I blog because…

Today’s DP topic: Why do you blog?.  The question seems simple, but is loaded.

First I want to make the distinction between blogging and writing.  It’s easy to talk about why we write, but why, specifically, do we want to use this forum to share our ideas with the world?  What is the difference between writing publicly and privately?  (I’ve already talked about this here, I just think it’s a really fascinating conversation.)

I blog because I have this urge to get all these weird ideas that I have out into the world in a way that hopefully makes sense and is interesting enough that others can appreciate it.  The best is when other people read me and it makes them talk and think about the world differently.  I definitely like to challenge people’s assumptions about things.

Writing in general is the main way I exercise my brain, but when this morphs into connection, conversation, dialogue…I am blown away.  It’s so inspiring.  I love doing this face to face as well, but there is something so unique about conversing via the interwebs with virtual strangers.

I blog because I like to talk about myself and am not ashamed:  I mean come on, admit it, don’t we all?

Also, though, I like snooping.  I really like getting into other people’s heads, hearing about why you write, or, just making that guess myself based on some of the stuff you write about.

Here are 5 random picks of blogs I follow and why I like them.

  • I like Play Outdoors’ various details about how she came to blog, especially how blogging is good for writing about screwing up and laughing about it.
  • I like reading about hobbies that other people are passionate about, even if they are not things that I personally do (check out Stacey’s Knitting!).
  • I like how the act of blogging is an avenue to be admittedly self-involved but at the same time we are still offering this amazing gift to others.
  • I like how bloggers like Wisejourney  share bits and pieces about their own creative processes, including photos and tips about writing.
  • I admire bloggers like Knocked Over By a Feather for being so open and raw in writing of her struggles with depression and Fibromyalgia, while still keeping an awesome sense of humor.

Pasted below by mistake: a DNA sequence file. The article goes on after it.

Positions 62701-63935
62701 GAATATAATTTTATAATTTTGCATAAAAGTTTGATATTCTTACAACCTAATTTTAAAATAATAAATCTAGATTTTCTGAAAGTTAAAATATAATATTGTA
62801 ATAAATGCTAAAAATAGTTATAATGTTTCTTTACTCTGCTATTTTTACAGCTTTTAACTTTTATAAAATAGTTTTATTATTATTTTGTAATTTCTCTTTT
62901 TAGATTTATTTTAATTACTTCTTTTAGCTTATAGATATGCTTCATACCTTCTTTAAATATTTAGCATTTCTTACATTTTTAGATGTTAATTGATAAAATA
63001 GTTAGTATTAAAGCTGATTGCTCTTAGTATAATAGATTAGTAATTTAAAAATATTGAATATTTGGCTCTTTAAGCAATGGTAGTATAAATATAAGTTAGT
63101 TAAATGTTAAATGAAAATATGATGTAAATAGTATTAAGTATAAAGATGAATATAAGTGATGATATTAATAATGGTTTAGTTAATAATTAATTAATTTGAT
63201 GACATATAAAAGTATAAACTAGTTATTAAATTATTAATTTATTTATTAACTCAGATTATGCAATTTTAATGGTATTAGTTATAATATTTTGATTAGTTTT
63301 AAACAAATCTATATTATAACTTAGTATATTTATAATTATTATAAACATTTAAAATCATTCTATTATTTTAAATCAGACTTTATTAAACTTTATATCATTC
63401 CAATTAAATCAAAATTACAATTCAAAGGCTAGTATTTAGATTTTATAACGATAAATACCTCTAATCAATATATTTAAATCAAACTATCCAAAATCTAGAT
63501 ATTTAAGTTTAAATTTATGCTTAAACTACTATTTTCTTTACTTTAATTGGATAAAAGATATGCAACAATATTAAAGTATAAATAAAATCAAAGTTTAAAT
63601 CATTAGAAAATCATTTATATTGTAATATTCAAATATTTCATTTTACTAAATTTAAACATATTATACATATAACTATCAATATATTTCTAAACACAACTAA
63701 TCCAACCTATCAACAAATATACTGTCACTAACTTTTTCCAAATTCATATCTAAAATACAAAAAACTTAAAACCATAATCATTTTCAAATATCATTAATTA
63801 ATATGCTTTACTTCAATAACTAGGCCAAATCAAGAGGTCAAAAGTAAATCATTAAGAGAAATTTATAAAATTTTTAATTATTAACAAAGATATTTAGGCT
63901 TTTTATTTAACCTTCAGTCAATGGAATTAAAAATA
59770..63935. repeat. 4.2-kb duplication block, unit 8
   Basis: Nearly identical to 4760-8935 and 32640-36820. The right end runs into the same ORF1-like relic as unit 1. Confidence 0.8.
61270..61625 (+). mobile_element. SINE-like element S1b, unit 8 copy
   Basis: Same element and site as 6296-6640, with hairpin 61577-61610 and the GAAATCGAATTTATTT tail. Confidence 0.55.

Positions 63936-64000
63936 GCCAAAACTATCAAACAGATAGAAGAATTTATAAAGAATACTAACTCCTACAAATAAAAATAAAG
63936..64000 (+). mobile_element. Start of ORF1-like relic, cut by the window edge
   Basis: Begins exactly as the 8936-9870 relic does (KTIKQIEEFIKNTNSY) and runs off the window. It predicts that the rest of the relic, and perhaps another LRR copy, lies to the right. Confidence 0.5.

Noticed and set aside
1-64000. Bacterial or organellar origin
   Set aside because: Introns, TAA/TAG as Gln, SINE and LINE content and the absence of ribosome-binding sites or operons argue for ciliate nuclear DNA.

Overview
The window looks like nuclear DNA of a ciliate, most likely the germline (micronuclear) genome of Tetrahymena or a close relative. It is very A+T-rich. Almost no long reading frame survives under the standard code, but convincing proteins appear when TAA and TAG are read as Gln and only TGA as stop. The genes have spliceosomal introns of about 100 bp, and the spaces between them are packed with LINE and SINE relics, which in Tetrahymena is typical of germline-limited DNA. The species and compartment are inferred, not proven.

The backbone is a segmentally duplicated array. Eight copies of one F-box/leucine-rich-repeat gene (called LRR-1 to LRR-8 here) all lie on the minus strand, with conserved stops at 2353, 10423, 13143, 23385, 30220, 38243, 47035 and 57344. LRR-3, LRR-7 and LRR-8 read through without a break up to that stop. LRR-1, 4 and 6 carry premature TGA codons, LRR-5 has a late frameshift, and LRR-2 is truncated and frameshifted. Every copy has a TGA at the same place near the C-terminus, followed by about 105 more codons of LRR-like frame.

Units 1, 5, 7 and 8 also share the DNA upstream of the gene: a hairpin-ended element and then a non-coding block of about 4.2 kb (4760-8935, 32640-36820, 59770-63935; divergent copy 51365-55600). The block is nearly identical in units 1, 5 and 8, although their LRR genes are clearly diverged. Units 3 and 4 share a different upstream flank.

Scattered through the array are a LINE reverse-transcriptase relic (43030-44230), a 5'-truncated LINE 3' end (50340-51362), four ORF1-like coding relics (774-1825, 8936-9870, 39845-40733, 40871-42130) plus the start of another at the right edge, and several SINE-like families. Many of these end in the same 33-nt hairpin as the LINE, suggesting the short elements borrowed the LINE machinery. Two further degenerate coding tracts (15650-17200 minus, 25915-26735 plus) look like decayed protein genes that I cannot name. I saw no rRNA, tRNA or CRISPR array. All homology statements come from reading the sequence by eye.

It’s such a strange phenomena, being able to share our personal details with the world like this.  The ways that blogging can connect us (sometimes on a very personal level) and forms little communities with people we might never otherwise meet is just the coolest thing ever.

Daily Prompt: Rooms with Views, please


Today’s daily promptA genie has granted your wish to build your perfect space for reading and writing. What’s it like?

When I first read this, I couldn’t help but think that, with a few basic essentials, I could pretty much write in any kind of space.  For me, inspiration comes from a sense of place (eg: a sense of culture, a feeling), more than my immediate space (eg: the immediate aesthetics or locational coordinates).  So, this genie would grant me a year of writing rooms throughout the world.  In tow I would have a few clothes, some books, laptop (consistent internet access), tons of music (and speakers/headphones), a camera.  Pens, pencils, notebooks (obviously).  With these things, and somewhere (clean and warm) to eat/bathe/sleep, I could be almost anywhere.

My first stop is a hotel in Paros (Greece), a sparse, white-walled  open air bedroom with a huge, arched window overlooking the Mediterranean.   The room itself would not have to be very large, so long as it had plenty of natural light and the window opened to the warm ocean breezes.  A comfortable bed, a small writing desk, a comfy chair, a clawfoot bathtub.  Every day, I would roam the country roads and swim on the beach.  In the evenings, I’d eat olives and drink wine at the local beach bar (even if it is a little touristy).

ruedebellevillepublicdomainaround1900

My second stop: Paris (it might seem too obvious, but I could not resist).  This would be the quintessential Paris hotel room, a teeny, narrow, old, slightly stuffy room in a pension.  It must have a balcony, and a view of the narrow, odd-angled streets.  It would have a teeny, ugly old couch, the kind where the springs dig into your butt if you sit on it too long – which is OK because it’s really cool (it’s vintage, pea-green velour).  The bed is small, and the bedspread definitely involves brown flowers.

What makes up for the fact that the bathroom is shared is that at the bakery below the hotel, the-most-amazing-croissants-in-the-world are made, and I eat one every day for breakfast. The maid would be cranky at first, but she’d come every day, and she’d warm up as she understood that I tipped her well.  I would be so thankful to come home to a  clean room after a long day of meandering in museums, and photographing and interviewing anyone who looks interesting (because, you know, the genie would also grant me the ability to suddenly speak fluent French).

Photo from the Carol M. Highsmith Archive, Library of Congress, Prints and Photographs Division.